We gather today, expectant,
to mark and to celebrate a new beginning
in the life of the college,
as Elizabeth Howe Bradley comes to Vassar
to work with us, and to lead us.
It is the season for new beginnings.
It is Muharram, the first month of the new year in the Muslim calendar, a time of new beginnings.
It is Tishrei, the first month of the new year in the Jewish calendar, a time of returning to ourselves.
It is Autumn, the time when trees set their buds in anticipation of spring’s new growth.
The word “invocation,” is based on the Latin for “call in.”
We gather today to invoke—to call in—the promise that is glimpsed in all new beginnings.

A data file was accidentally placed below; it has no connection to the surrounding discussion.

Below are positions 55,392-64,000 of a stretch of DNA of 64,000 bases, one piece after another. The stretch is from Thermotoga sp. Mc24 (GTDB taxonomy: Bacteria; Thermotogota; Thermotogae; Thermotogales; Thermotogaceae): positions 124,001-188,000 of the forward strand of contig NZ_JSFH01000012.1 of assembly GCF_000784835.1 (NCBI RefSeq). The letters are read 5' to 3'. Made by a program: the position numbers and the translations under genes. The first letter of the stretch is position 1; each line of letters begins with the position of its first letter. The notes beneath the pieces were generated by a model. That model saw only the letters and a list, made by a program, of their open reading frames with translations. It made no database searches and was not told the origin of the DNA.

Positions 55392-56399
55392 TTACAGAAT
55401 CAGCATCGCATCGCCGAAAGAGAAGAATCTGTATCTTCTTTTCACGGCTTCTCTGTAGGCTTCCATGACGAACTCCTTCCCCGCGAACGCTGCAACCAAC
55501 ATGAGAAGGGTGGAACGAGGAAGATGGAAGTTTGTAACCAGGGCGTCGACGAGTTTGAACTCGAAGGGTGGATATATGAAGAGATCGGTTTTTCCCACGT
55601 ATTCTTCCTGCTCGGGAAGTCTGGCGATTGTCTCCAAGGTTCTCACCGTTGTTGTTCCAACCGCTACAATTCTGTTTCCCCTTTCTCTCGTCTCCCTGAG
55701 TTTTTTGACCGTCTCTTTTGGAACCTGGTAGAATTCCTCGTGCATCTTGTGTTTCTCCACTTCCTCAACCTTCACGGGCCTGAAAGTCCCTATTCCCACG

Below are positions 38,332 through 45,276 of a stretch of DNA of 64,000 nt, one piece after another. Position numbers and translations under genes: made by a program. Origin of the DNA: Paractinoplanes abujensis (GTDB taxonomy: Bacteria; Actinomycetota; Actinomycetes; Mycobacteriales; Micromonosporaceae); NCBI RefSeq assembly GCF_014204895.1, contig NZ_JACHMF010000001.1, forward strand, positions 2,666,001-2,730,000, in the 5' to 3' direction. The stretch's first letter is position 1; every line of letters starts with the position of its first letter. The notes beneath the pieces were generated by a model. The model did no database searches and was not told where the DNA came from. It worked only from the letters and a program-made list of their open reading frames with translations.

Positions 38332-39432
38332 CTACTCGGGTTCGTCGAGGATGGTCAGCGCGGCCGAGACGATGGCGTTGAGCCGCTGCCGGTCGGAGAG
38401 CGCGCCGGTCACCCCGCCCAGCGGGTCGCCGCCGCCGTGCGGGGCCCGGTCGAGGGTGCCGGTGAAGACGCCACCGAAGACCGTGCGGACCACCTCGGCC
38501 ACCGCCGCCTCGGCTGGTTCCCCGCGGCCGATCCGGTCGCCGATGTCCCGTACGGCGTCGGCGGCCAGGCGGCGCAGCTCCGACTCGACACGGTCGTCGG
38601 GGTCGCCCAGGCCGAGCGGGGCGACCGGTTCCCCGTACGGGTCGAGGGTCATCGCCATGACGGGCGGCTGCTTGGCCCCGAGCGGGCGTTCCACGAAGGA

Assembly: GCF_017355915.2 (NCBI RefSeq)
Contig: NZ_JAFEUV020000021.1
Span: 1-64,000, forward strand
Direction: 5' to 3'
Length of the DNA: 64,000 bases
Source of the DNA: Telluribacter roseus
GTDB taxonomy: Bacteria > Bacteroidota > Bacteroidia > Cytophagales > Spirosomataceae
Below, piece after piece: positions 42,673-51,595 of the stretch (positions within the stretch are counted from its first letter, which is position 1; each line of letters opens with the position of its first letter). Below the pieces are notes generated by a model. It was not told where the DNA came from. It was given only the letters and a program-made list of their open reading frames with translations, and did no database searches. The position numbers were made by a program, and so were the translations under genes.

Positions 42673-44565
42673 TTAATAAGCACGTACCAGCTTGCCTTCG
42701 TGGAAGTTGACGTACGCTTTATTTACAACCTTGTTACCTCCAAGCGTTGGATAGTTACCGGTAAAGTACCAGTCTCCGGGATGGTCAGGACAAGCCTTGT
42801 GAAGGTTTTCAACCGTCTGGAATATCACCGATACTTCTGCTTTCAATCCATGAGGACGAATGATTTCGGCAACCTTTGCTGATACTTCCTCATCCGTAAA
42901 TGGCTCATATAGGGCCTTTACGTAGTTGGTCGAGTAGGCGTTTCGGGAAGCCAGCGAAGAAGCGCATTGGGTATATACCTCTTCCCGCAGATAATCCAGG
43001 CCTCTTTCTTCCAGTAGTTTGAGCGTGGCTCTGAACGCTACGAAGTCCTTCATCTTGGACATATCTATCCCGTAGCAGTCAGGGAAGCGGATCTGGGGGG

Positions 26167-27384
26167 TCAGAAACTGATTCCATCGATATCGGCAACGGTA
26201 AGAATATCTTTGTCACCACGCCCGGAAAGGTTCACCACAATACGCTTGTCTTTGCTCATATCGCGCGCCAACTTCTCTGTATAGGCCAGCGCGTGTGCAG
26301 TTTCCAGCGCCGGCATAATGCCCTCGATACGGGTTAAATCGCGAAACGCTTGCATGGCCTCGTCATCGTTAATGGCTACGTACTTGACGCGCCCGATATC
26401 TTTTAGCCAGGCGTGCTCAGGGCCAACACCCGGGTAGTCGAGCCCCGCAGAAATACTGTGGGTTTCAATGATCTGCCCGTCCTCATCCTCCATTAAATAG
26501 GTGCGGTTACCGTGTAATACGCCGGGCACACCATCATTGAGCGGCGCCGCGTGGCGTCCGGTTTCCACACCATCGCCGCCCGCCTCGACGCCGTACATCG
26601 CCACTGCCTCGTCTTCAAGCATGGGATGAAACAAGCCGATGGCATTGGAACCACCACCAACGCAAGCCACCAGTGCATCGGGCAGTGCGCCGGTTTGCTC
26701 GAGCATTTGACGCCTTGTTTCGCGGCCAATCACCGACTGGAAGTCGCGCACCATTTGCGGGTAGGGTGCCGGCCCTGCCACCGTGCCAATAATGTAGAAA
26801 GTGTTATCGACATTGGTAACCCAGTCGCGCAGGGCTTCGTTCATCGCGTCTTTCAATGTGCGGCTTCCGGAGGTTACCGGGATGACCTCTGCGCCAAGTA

The secular mystic Simone Weil gives us a practice for tuning our lives to that promise.
She calls it “attention.”
For Weil, developing the capacity for attentiveness,
making it a habit,
is the real point of all learning,
whatever the subject matter.
“Never in any case whatever is a genuine effort of the attention wasted,” she tells us,
for it brings “more light into the soul.”
In an unevenly broken world,
we pause. We call in. We attend
to the promise that inheres in beginning anew,
the possibility of a world, otherwise:
More light, more love, more laughter,
truer justice, deeper learning, wider healing.
May that begin today, begin with us,
—Samuel H. Speers